I wanted to write a few articles around becoming an IT/Technology/Digital contractor. These articles will be detailing practical advice YOU can execute with plenty of instructions you can follow word for word. I have written these guides not only as an aide memoire for me, but as the whole sector is a minefield, from IR35 regulations to Tax, Accountancy and business best practice I could find nothing online which was either relevant or not massively complex.
If you have personal questions relating to you, feel free to reach out to me on Twitter (@mariodc) and I’ll be happy to give you any advice.
Registering a UK company – Step by Step
What is the difference between a sole trader and a limited company?
The majority of the UK’s self-employed operate as sole traders; this legal structure is the choice of many because of its simplicity. As it’s easy to set up and brings relatively few legal responsibilities, working as a sole trader suits many aspiring and established businesses.
From the other side, sole traders face unlimited liability, meaning that there’s no legal distinction between them and their business. In other words, should they mount up big business debts they’ll be left personally liable – a worrying prospect for anyone taking substantial financial risks.
Elsewhere, sole traders aren’t always tax efficient and, depending on your circumstances, setting up a limited company could be a better option. What’s more, limited companies also offer limited liability, meaning that there is a legal distinction between you and your business.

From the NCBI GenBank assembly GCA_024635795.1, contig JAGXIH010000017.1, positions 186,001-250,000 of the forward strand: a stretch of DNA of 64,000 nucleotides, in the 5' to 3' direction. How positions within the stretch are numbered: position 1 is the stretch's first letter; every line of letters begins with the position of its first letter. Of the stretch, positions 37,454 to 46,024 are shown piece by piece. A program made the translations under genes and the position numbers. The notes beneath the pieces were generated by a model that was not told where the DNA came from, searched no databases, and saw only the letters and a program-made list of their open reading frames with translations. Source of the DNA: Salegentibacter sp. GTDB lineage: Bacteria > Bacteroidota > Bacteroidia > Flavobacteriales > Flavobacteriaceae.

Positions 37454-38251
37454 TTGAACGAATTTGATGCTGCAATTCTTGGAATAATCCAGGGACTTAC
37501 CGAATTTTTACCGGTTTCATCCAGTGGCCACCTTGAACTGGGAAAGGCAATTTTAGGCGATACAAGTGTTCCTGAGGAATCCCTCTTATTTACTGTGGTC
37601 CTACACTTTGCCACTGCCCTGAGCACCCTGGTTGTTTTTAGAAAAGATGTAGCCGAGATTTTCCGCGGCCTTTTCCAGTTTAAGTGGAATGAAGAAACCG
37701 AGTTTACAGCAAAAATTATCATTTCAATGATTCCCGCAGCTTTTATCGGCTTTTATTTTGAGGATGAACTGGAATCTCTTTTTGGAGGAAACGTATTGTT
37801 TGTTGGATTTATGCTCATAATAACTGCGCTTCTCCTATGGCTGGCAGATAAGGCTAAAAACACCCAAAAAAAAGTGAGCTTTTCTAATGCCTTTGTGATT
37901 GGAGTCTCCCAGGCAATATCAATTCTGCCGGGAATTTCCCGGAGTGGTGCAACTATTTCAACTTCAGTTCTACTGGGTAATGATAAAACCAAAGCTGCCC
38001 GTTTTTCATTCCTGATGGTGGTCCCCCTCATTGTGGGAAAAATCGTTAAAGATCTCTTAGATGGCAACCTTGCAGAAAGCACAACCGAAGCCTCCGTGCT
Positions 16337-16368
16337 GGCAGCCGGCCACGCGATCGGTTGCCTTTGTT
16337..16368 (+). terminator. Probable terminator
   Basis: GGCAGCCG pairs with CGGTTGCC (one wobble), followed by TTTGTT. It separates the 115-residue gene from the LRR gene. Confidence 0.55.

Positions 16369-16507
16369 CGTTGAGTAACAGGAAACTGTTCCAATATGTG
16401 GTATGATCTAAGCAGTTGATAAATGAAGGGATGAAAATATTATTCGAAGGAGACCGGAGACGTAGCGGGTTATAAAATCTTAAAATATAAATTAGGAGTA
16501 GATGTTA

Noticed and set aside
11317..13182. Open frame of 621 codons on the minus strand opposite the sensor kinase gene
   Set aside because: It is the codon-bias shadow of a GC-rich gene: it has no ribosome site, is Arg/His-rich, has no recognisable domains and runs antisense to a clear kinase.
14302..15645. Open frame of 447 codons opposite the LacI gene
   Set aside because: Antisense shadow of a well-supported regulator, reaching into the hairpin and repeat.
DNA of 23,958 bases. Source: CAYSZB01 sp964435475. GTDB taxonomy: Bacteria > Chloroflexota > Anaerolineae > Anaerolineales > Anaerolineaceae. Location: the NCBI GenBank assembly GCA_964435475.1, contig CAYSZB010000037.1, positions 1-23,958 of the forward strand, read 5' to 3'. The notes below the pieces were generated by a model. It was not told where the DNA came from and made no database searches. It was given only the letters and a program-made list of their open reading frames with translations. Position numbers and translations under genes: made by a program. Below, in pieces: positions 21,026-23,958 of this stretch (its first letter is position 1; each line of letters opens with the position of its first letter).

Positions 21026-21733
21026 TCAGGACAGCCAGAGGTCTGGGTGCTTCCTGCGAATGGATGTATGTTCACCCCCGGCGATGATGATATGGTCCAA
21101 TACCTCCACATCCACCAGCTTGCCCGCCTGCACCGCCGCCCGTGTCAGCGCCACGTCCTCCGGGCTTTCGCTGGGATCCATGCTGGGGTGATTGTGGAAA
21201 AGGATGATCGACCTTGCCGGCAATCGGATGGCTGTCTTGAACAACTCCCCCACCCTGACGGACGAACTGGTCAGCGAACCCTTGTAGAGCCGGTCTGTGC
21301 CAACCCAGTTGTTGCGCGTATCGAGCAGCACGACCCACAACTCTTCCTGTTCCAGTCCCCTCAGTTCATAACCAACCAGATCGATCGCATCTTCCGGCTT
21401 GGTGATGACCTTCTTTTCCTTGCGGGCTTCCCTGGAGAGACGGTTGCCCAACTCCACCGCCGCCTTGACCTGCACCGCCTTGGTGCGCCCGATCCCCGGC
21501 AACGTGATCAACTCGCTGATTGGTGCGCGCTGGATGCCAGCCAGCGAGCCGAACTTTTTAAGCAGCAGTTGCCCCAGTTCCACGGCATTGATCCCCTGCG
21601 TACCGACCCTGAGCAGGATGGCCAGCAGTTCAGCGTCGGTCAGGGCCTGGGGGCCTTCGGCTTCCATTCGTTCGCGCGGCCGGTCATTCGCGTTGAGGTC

Does starting a limited company sound appealing? Well it’s always best to speak to an accountant first, as there are other things to consider before taking the plunge – going limited brings more paperwork for one. Nonetheless, if it still sounds interesting, here’s our guide to setting up a limited company…
Picking the perfect accountant
I’ve written here in the past about the importance of a good accountant. When setting up a new business, it’s crucial to have your expenses in order, so no mistakes can be made. A lot of business owners find themselves asking “are online accountants any good?“, as this seems like the easiest solution.
Choose a name
In contrast to sole traders, no two limited companies are allowed to share the same moniker. So you’ll need to come up with something fresh from the outset. Perhaps take a look at our article about the UK’s best business pun names for some off-the-wall inspiration, but bear in mind that your business’s title will need to meet strict criteria.
Above all else, Companies House won’t allow anything offensive, whilst they also have a long list of ‘sensitive words and phrases’. You can find a handy list of those here, and a guide to naming your company on Gov.uk. Perhaps double-check your name’s availability online too, through a domain checker. What with the increasing opportunities on the web, you’re ideally going to want to choose a domain that shares your company’s name.
Decide on the number of directors
Every limited company requires at least one director, but they can have more if they like. In fact, there’s no official limit on the amount of directors a limited company can appoint.